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French Version

An Israeli economy obsessed with security is an Israeli economy doomed

Both Likud and Labor have failed thus far to consider the full import of their economic decisions, pushing forward an astronomical military price in exchange for civil development.

JORDAN (Star) - Three weeks ago Egypt celebrated the 20th anniversary of the liberation of the Sinai Peninsula from Israeli occupation. Israelis commemorated the occasion as well in their own way; weeping over what might have been.
This year's anniversary revived memories of that time, when the repercussions of an Egyptian-Israeli peace treaty were still reverberating throughout the Middle East.

Israel's Prime Minister Ariel Sharon, then acting as defense minister, was aligned with other hawkish Israeli politicians in their derision of the Israeli government's decision to sign on to the Camp David peace treaty, signed between Israel and Egypt in Washington in 1979.

Then Prime Minister Menachem Begin was fully aware of the political and economic consequences of his decision to turn back Egyptian territory to its legitimate heirs.

Though Sharon was one of Begin's strongest allies, he would not let the Egyptian affair pass that easily, pushing on Lebanon until war broke out and then occupying half of it.

This issue is made all the more relevant today when examining the policies Sharon has been pursuing against the Palestinians over the last year and a half. When Begin accepted peace with Egypt it cost his maturing economy some $16 million for the dismantlement of Jewish settlements and army camps in the Sinai. Today the Israeli economy has lost more than $15 billion in less than two years. It is the first time in Israel's history to suffer such a blow-all this to satisfy Sharon's thirst for Palestinian blood.

In April of 1982 the Israelis had not lost a single life. As of today Israel has lost more than 550 people throughout the course of the 20-month-old Palestinian Al Aqsa Intifada. That figure is sure to rise as Sharon readies his troops for a dance in the Gaza Strip.

Recent statistics indicate the Israeli economy has entered the deepest recession since its establishment 54 years ago. Sharon is not ignorant to this. Official statements put unemployment as high as 5 percent, this in a nation of 6 million. Unofficial statistics suggest the rate sits closer to 10 percent-taking into consideration the influx of Jewish immigrants from the former Soviet republics.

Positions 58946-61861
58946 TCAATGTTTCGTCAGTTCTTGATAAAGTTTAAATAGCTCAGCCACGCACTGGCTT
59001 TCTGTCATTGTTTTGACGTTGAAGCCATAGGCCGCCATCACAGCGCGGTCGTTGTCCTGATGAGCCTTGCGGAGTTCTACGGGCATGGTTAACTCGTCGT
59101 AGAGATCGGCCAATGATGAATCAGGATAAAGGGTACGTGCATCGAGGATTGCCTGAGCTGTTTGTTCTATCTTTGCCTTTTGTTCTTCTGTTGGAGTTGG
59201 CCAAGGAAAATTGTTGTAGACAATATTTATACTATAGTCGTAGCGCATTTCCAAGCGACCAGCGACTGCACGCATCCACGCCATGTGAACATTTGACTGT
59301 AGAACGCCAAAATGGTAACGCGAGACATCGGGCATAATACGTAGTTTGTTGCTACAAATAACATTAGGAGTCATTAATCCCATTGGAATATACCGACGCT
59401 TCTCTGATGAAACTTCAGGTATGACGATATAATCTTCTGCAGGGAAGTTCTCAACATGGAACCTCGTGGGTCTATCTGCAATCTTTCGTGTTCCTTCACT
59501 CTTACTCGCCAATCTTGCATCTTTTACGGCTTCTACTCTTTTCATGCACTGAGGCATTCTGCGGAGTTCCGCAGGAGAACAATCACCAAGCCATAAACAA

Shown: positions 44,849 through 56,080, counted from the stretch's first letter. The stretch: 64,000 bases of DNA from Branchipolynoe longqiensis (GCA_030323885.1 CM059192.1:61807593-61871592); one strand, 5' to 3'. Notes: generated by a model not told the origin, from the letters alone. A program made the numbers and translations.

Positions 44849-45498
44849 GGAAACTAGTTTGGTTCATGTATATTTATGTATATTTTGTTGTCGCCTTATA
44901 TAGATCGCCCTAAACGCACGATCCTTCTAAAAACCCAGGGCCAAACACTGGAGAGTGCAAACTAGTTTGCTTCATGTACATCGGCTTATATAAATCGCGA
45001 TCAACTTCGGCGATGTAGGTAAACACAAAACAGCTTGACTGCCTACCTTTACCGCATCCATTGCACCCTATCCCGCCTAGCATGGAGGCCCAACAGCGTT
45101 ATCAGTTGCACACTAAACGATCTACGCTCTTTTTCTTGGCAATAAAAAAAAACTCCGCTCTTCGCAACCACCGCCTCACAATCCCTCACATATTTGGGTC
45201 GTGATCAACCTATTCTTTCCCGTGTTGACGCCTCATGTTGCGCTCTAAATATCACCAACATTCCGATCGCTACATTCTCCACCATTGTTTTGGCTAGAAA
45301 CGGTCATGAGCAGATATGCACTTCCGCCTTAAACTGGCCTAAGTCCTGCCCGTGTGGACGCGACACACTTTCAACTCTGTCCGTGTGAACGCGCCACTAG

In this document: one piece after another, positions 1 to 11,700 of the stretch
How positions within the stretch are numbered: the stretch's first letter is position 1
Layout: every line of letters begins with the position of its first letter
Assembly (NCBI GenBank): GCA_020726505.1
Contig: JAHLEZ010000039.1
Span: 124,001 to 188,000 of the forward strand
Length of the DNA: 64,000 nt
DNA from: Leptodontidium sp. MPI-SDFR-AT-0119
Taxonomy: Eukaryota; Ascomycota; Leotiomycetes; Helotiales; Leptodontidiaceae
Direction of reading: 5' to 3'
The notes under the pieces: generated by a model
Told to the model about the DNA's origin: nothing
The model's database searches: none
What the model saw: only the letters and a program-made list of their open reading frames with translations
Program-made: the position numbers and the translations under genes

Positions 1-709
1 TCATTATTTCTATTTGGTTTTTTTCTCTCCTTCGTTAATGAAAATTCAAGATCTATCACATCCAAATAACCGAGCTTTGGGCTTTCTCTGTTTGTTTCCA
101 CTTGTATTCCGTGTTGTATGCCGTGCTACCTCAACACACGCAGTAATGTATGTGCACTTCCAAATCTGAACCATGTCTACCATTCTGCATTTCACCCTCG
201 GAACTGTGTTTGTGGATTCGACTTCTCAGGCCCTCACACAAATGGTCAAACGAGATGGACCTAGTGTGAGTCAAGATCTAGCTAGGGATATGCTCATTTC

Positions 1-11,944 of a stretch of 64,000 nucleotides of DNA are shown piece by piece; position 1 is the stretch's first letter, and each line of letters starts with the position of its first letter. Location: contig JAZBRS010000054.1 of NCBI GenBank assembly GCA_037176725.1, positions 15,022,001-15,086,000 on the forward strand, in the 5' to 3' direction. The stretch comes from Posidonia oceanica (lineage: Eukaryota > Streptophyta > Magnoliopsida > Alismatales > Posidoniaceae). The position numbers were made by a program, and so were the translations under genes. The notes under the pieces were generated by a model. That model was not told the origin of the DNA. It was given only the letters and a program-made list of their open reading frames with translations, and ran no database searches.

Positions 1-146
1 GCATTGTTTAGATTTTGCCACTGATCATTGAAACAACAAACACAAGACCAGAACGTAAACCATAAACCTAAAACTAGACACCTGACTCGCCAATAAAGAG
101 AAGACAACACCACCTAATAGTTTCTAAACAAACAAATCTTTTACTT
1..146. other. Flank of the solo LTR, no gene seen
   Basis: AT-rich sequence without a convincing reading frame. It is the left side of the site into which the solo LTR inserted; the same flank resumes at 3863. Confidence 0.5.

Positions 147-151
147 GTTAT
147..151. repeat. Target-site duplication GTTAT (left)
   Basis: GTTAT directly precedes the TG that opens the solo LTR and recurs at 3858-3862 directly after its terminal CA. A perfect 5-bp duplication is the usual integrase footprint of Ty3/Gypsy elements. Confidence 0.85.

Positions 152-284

Comparing Israel's past with its present reveals a great deal about the mentality of the current Israeli leadership when dealing with the economy. Former PM Begin advanced from the Likud Party, the same as Sharon, and seemed to transfer a similar economic ignorance to him.

But the Labor Party is not immune to this economic obstinacy. Labor's Shimon Peres was in opposition to Begin in 1982, but stood behind him for the so-called "Israeli security" supposed to be secured by the war in Lebanon.

Both Likud and Labor have failed thus far to consider the full import of their economic decisions, pushing forward an astronomical military price in exchange for civil development.

Israel's currency, the shekel, has seen its value plummet, all for sake of the cause-continuing atrocities designed to yield the elusive concept of Israeli security. In April the shekel lost 11 percent of its value against the US dollar, resulting in an exchange of five shekels for every dollar. Twenty years ago withdrawal from the Sinai didn't affect the shekel nearly as severely.

Consider as well the 1.2 million Israelis living in poverty, 25 percent of whom are children, and it becomes clear the past and present Israeli leadership is not focusing on maintaining a country, but on fighting a low-grade war with their Arab neighbors. Over all these years the names have changed, a bit, but the policies have remained the same. These policies, this paranoia, are sure to be the nation's undoing as much as any resistance from the outside. The only way out is for Sharon to recognize the undisputed facts and withdraw from all the Palestinian territories his hard-line predecessors occupied in the 1967 war. He will have to do this in direct opposition to legislation these men pushed through.

In 1982 Begin proposed a law to the Israeli Knesset (parliament) forbidding the dismantling of any Jewish settlement in the West Bank and Gaza. That type of mentality is why 20 years later Israel sits in the current economic and military mess.

Today, each of those expanding 220 Jewish settlements in the Occupied Territories is costing Israel $5 million per month. This despite the fact that over 65 percent of Israelis believe the Jewish settlements are worthless. Even the Jewish settlers realize this fact, yet none appears ready to make the change.

Sharon is indecisive when it comes to economics. He appears to believe once his security issues are solved the economy will return. At the present rate it will take decades for that recovery, and that's assuming this mythical idea of security is ever realized-something that seems less and less likely as Israeli military policies become more and more brutal.

Sharon's presence in 1982 until today suggests some of his policies are based in a twisted sense of pride, not logic, when he promotes ever more expenditure and watches his nation fall ever deeper into recession. Security is not the answer for the Israeli economy. Peace is.

Ghassan Joha
The Star

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